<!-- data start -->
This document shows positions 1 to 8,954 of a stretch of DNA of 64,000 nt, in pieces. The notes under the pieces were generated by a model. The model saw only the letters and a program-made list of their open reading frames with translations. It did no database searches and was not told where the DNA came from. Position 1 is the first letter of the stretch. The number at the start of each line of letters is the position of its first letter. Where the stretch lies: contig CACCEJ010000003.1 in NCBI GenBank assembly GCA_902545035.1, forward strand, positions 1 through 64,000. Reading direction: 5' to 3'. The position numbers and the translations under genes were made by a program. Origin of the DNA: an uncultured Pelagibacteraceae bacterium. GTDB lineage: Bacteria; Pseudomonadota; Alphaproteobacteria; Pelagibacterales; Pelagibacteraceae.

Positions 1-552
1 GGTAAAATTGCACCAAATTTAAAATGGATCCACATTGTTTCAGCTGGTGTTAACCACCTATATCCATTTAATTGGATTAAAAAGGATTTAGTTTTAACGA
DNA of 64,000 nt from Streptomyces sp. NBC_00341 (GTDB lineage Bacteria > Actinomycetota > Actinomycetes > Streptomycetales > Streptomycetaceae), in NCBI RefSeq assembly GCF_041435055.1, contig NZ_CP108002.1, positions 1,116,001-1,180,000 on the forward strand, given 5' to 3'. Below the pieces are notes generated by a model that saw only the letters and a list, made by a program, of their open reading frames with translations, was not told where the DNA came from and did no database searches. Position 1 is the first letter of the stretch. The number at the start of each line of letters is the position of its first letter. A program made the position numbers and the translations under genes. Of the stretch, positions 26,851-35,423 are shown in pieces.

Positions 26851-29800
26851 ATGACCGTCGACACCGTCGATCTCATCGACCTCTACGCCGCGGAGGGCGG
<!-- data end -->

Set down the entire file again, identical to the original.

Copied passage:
This document shows positions 1 to 8,954 of a stretch of DNA of 64,000 nt, in pieces. The notes under the pieces were generated by a model. The model saw only the letters and a program-made list of their open reading frames with translations. It did no database searches and was not told where the DNA came from. Position 1 is the first letter of the stretch. The number at the start of each line of letters is the position of its first letter. Where the stretch lies: contig CACCEJ010000003.1 in NCBI GenBank assembly GCA_902545035.1, forward strand, positions 1 through 64,000. Reading direction: 5' to 3'. The position numbers and the translations under genes were made by a program. Origin of the DNA: an uncultured Pelagibacteraceae bacterium. GTDB lineage: Bacteria; Pseudomonadota; Alphaproteobacteria; Pelagibacterales; Pelagibacteraceae.

Positions 1-552
1 GGTAAAATTGCACCAAATTTAAAATGGATCCACATTGTTTCAGCTGGTGTTAACCACCTATATCCATTTAATTGGATTAAAAAGGATTTAGTTTTAACGA
DNA of 64,000 nt from Streptomyces sp. NBC_00341 (GTDB lineage Bacteria > Actinomycetota > Actinomycetes > Streptomycetales > Streptomycetaceae), in NCBI RefSeq assembly GCF_041435055.1, contig NZ_CP108002.1, positions 1,116,001-1,180,000 on the forward strand, given 5' to 3'. Below the pieces are notes generated by a model that saw only the letters and a list, made by a program, of their open reading frames with translations, was not told where the DNA came from and did no database searches. Position 1 is the first letter of the stretch. The number at the start of each line of letters is the position of its first letter. A program made the position numbers and the translations under genes. Of the stretch, positions 26,851-35,423 are shown in pieces.

Positions 26851-29800
26851 ATGACCGTCGACACCGTCGATCTCATCGACCTCTACGCCGCGGAGGGCGG